The Third Global Ministerial Conference on Road Safety in Sweden resulted in the Stockholm Declaration. Representatives of over 140 countries gathered on this two-day event and acknowledged the need for broad stakeholder cooperation when it comes to road safety. The Stockholm Declaration consist of eighteen resolutions among which the call to reduce maximum speed to 30 km/h in areas where vulnerable road users and vehicles mix.
The Stockholm Declaration is the outcome of a conference that connects road safety to the implementation of the 2030 Agenda for Sustainable Development. Eighteen concrete steps have been put forward in this political agreement based on the recommendations of experts and their scientific assessments.
R3: call to reduce road traffic deaths by at least 50% from 2020 to 2030.
R8: call to speed up the shift toward safer, cleaner, more energy efficient and affordable modes of transport and promote higher levels of physical activity such as walking and cycling as well as integrating these modes with the use of public transport to achieve sustainability.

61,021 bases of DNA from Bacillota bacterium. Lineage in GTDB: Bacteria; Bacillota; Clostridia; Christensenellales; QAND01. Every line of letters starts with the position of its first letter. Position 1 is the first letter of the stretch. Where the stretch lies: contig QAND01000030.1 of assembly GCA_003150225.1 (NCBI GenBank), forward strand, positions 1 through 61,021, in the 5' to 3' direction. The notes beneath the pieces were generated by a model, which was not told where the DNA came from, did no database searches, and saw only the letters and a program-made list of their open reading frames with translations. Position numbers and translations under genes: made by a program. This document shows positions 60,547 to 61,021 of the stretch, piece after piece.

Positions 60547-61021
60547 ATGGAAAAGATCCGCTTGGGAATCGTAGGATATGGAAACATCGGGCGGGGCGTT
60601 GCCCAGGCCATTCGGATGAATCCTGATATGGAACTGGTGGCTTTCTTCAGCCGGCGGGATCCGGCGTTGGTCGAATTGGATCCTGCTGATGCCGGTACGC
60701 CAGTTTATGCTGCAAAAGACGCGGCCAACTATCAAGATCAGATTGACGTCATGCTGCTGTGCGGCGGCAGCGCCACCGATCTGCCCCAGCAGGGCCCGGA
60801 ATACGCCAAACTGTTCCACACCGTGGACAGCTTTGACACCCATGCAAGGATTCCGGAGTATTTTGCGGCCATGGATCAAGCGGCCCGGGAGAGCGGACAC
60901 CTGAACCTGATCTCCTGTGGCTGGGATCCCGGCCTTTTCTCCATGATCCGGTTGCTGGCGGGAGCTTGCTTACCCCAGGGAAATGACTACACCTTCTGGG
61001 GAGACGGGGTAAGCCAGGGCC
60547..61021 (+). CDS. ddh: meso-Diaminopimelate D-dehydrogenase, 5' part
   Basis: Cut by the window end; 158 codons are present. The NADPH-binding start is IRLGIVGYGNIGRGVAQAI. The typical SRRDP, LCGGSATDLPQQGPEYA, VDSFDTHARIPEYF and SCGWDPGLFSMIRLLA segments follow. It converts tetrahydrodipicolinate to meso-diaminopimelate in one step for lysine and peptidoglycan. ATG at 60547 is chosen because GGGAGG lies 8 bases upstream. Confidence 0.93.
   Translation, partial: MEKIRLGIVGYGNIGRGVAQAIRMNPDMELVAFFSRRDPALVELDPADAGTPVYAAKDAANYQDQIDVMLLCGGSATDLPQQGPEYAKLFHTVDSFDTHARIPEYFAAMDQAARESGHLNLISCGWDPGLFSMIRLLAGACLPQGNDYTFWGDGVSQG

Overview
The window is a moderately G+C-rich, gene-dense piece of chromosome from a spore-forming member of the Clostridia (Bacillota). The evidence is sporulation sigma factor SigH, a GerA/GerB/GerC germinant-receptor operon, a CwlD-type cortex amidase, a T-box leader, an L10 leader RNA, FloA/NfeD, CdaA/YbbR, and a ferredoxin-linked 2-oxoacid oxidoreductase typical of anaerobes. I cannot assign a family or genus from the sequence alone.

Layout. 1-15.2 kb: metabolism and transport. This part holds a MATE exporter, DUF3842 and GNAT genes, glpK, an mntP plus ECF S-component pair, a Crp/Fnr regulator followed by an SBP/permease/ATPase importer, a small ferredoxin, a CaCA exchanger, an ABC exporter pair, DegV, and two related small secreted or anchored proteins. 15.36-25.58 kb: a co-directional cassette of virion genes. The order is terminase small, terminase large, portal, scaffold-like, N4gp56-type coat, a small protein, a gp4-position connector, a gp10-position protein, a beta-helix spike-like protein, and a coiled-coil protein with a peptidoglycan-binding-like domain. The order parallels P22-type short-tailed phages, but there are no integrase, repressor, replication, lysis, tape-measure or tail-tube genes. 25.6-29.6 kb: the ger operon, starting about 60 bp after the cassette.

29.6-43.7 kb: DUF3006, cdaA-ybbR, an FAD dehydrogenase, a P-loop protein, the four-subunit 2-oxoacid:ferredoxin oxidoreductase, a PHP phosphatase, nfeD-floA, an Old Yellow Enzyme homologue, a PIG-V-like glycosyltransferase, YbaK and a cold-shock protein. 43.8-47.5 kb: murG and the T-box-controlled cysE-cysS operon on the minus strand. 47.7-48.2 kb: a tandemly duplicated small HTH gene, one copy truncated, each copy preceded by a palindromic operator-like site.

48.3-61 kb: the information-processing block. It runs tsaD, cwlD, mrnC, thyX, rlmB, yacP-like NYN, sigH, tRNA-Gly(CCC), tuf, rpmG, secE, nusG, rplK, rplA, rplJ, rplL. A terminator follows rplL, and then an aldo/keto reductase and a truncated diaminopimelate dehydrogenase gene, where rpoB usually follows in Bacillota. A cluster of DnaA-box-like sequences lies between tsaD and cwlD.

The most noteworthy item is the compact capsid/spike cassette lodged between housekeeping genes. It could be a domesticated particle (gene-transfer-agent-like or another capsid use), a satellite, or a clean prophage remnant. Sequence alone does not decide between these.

R11: call to limit maximum speed to 30 km/h in areas where vulnerable road users and vehicles mix.
From a European perspective. This plan could help to meet the goals set out by the European Commission on road safety. One the long-term targets is to reduce road traffic fatalities almost to zero by 2050. A goal which has been put forward in the Swedish ‘’Vision Zero’’ and also have been put forward in this document.
Background information on the Swedish ‘’Vision Zero’’. In 1997, the Swedish Parliament adopted a new long-term goal and strategy for road safety, Vision Zero. The goal is that no one should be killed or seriously injured through a road accident. From a global perspective, Sweden back then had already a ‘low figure’ of fatalities by road accidents of 7 per 100000 inhabitants. Since the implementation of this policy, the number of traffic fatalities have been halved.
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